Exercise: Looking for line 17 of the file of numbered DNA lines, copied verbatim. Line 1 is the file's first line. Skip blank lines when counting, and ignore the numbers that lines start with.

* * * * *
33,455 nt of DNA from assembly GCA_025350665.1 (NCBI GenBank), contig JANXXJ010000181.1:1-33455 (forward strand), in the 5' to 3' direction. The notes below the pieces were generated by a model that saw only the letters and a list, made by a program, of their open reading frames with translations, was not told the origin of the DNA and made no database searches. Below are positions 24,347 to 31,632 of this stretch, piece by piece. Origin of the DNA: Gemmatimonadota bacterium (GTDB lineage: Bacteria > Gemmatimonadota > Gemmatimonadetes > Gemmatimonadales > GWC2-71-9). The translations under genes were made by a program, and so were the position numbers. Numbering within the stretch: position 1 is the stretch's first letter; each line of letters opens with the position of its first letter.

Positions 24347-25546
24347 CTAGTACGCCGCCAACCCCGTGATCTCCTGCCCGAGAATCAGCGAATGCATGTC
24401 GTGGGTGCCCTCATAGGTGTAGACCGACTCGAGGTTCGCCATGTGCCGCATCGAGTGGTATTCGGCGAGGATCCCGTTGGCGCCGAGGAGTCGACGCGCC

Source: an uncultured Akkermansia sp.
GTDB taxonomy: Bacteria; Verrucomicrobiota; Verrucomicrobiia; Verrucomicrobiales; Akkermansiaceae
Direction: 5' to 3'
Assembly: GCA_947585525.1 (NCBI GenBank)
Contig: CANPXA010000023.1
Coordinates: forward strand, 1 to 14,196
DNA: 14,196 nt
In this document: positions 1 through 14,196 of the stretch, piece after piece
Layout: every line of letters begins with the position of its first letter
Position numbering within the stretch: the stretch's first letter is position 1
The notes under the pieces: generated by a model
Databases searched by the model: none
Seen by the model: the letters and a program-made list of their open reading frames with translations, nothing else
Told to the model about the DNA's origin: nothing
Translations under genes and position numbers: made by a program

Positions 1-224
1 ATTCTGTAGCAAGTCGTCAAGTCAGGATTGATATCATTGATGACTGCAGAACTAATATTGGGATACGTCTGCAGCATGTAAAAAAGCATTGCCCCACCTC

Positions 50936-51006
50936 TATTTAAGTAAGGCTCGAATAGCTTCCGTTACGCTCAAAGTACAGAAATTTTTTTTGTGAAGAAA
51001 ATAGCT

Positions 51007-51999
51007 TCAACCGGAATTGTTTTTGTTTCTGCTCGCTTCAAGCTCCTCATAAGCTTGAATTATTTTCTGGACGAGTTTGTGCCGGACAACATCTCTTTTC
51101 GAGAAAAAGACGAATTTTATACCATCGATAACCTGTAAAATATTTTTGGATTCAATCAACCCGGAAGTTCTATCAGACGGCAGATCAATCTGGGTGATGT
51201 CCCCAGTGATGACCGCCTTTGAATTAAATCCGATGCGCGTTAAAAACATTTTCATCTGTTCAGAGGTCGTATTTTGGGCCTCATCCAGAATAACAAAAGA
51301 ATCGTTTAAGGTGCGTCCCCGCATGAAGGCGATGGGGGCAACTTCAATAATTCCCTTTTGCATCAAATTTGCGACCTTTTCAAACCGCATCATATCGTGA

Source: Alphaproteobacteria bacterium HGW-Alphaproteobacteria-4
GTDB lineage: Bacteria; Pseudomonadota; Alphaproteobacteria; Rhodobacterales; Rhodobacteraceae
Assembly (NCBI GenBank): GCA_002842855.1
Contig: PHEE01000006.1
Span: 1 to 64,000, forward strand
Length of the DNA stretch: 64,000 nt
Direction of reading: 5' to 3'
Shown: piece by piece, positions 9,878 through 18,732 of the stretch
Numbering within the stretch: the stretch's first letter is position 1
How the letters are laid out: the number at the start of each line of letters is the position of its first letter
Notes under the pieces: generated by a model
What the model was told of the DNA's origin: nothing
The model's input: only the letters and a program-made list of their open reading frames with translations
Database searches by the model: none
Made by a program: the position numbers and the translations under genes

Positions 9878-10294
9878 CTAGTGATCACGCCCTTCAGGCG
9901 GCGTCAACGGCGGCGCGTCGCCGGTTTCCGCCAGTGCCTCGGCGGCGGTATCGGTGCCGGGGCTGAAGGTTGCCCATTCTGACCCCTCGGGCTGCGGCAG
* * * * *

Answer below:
Seen by the model: the letters and a program-made list of their open reading frames with translations, nothing else